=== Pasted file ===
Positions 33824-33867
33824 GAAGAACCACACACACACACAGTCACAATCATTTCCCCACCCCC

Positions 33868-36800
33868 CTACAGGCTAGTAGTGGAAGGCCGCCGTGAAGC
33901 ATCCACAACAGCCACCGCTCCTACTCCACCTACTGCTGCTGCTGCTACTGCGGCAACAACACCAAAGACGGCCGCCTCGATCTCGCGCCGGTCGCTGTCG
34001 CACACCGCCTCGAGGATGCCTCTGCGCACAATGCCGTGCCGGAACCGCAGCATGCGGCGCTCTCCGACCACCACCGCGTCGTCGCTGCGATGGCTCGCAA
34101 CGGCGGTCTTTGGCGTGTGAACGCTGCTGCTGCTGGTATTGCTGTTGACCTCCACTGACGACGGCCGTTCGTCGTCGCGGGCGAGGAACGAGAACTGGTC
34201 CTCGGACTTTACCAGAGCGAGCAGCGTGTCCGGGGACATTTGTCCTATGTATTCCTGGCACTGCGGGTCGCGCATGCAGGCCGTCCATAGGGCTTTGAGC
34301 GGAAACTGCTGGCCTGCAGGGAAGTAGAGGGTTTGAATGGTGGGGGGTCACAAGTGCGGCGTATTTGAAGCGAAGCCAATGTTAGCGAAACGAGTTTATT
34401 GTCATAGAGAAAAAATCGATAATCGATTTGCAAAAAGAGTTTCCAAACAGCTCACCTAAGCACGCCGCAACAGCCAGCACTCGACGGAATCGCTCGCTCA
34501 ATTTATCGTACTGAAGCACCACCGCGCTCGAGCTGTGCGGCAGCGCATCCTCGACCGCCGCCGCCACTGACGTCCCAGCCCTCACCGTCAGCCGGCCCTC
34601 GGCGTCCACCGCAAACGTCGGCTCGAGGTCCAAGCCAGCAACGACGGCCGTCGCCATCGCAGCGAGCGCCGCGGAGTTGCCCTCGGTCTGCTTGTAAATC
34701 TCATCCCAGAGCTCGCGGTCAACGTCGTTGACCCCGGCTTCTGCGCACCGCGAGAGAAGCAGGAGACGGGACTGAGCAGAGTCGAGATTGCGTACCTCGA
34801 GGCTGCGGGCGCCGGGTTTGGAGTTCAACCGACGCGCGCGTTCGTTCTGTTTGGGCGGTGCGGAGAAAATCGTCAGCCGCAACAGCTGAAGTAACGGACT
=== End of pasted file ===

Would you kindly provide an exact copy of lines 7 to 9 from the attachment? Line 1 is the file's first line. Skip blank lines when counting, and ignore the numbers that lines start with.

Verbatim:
34101 CGGCGGTCTTTGGCGTGTGAACGCTGCTGCTGCTGGTATTGCTGTTGACCTCCACTGACGACGGCCGTTCGTCGTCGCGGGCGAGGAACGAGAACTGGTC
34201 CTCGGACTTTACCAGAGCGAGCAGCGTGTCCGGGGACATTTGTCCTATGTATTCCTGGCACTGCGGGTCGCGCATGCAGGCCGTCCATAGGGCTTTGAGC
34301 GGAAACTGCTGGCCTGCAGGGAAGTAGAGGGTTTGAATGGTGGGGGGTCACAAGTGCGGCGTATTTGAAGCGAAGCCAATGTTAGCGAAACGAGTTTATT